Preparing for Hurricane Storage

    Hurricanes are a force of nature. We will never be able to predict just how strong they will be. Like a tsunami, hurricanes can wreak havoc. Knowing what to do and when is vital to ensuring your boat rides out the storm with very few issues, if any at all. The following are just several of the steps you can take.


    Being Prepared

    Coastal states must be prepared for storms and hurricanes. Virginia is in the top ten list of states where residents will be most affected by storm surge flooding. Hurricane Sandy ripped through almost ⅓ of the States, with many of the states being on the east coast. Being prepared includes a number of things. Making sure your boat will be safe is one of the most important things to consider.


    Knowing The Risks

    Taking risks and betting there may or may not be a huge storm is not beneficial to anyone, particularly yourself. Truly understanding the risks involves a multitude of considerations. Think of the destructive forces of a hurricane: winds, high water, waves upon waves. Can you effectively care for your vessel, or would you be better off storing your boat in a marina? How long would it take you to find a harbor? Will you have the funding without insurance to move your boat inland every time a storm approaches? If so, will you have the time? By grasping the true affects a hurricane has, one can make informed decisions and take the appropriate actions.


    Finding The Right Boatyard

    There are several factors you should consider when looking for a boatyard to store your rig. The first thing you should do is talk to boatyard masters about how they handle hurricanes. Some yards require you make certain preparations, or even remove your boat entirely, in the wake of a storm. Your task will be much easier if you search out a facility that specializes in hurricane storage. Once you’ve assured that your boat will be safe and welcome during a storm, it’s time to go about finding the most storm-worthy storage option.

    There are a few factors affect a marina’s storm-worthiness. The first is geographical location. The more inland the better, usually. A non-tidal cove is a great place to avoid waves and storm surges. You’ll also want to look for an area that has been dredged to avoid potential damage to the bottom and sides of your boat from deep water draft that can get kicked up during a storm.

    Covered storage is preferable during a storm. Even if you’re in a great area to avoid water surges and waves, torrential rain and wind will still hit and have their effects. If you opt for covered storage, make sure that it is storm-worthy coverage. Metal is the best roofing material for hurricane resistance, followed closely by asphalt shingles. Roofing that is fused to the building or structure carries less of a chance of catching high winds and blowing away, or possibly down toward your vessel.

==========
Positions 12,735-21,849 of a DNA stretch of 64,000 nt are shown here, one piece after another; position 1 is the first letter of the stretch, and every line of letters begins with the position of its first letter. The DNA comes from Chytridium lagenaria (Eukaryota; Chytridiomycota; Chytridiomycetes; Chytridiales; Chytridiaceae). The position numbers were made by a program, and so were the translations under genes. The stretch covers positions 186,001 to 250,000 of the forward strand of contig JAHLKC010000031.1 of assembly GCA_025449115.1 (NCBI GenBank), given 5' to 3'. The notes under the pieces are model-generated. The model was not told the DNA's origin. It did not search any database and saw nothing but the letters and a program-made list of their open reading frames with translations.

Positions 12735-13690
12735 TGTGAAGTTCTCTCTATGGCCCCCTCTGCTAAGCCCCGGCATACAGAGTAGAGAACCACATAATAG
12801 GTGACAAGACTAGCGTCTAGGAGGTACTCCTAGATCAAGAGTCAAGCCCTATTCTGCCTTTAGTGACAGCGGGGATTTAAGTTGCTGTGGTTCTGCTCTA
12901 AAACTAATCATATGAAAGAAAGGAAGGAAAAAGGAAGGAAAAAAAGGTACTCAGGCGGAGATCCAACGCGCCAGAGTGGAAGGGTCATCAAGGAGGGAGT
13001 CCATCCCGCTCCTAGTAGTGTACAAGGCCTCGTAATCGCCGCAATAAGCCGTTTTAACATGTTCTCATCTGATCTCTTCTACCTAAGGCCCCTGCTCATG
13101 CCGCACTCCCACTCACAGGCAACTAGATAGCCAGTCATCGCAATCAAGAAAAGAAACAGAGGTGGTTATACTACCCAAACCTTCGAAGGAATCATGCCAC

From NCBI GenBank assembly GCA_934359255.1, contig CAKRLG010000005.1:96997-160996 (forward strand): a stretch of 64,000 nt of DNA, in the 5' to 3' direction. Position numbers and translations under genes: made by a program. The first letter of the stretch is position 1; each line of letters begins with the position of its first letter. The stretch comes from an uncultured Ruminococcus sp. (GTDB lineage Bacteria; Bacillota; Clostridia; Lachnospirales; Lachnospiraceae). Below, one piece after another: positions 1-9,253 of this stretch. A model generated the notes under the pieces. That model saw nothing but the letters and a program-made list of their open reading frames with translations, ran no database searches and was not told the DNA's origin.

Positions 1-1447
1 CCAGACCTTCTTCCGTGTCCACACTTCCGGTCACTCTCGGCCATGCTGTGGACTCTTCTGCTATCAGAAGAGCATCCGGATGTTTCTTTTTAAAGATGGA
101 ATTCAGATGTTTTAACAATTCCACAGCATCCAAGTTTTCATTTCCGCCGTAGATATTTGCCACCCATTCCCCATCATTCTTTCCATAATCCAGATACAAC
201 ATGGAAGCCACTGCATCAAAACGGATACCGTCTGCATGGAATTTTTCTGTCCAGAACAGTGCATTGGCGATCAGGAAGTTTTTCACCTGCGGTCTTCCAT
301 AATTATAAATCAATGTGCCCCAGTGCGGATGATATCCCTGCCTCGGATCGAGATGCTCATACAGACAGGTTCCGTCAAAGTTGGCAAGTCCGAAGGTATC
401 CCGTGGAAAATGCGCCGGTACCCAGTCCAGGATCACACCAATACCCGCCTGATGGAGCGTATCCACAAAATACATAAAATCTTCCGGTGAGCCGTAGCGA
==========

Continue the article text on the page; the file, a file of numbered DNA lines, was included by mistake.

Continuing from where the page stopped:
Hurricane winds can be anywhere between 100 and 200 mph, depending on the storm. The best way you can protect your boat from gale-force flurries is is to reduce the windage. You’ll want to remove as much canvas, rigging, and deck gear as you possibly can. Tie down or otherwise secure any equipment that may be picked up and blown away, not only to protect your property, but to protect the vessels and structures around your boat.

    Some individuals choose to have their boat hauled ashore before a hurricane. This can be an expensive and time-consuming process that requires planning and preparation, but it is one of the safest ways to store your boat during a storm. Once far inland, your vessel is only susceptible to torrential rain and the small possibility of the hurricane spawning tornados.


    Taking Action

    This boils down to taking preventative measures and knowing exactly what you will do when the time comes. Have a hurricane storage reservation planned if your boat doesn’t have a regular storage facility. Also make sure that you have a sufficient insurance policy in place. You should have discussed and determined an insurance policy that will protect you during a storm. Like any other type of insurance policy, it must be taken out long before there are any signs of a potential threat.

    Hurricanes are one of the many great forces of nature and the brute force and destructiveness of hurricanes can be disastrous for boat and yacht owners. Being prepared, knowing the risks of not being prepared, finding the best storage facility, and taking action are just some of the ways owners can protect their vessels. Do your own research or check this great guide out to discover other ways you can protect your boat.